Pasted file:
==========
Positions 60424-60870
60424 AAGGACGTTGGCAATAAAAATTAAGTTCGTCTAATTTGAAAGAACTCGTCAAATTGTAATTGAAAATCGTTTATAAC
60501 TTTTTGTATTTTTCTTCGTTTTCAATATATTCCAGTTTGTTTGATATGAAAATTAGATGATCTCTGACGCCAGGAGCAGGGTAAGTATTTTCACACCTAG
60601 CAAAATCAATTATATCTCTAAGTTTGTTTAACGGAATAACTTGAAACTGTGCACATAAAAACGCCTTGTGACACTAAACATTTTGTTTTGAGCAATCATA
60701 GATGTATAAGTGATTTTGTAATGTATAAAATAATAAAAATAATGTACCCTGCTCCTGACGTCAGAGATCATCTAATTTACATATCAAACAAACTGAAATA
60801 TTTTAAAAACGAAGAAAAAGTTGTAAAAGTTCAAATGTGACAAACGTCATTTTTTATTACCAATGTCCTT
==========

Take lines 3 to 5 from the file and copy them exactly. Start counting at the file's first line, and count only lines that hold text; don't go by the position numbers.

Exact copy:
60501 TTTTTGTATTTTTCTTCGTTTTCAATATATTCCAGTTTGTTTGATATGAAAATTAGATGATCTCTGACGCCAGGAGCAGGGTAAGTATTTTCACACCTAG
60601 CAAAATCAATTATATCTCTAAGTTTGTTTAACGGAATAACTTGAAACTGTGCACATAAAAACGCCTTGTGACACTAAACATTTTGTTTTGAGCAATCATA
60701 GATGTATAAGTGATTTTGTAATGTATAAAATAATAAAAATAATGTACCCTGCTCCTGACGTCAGAGATCATCTAATTTACATATCAAACAAACTGAAATA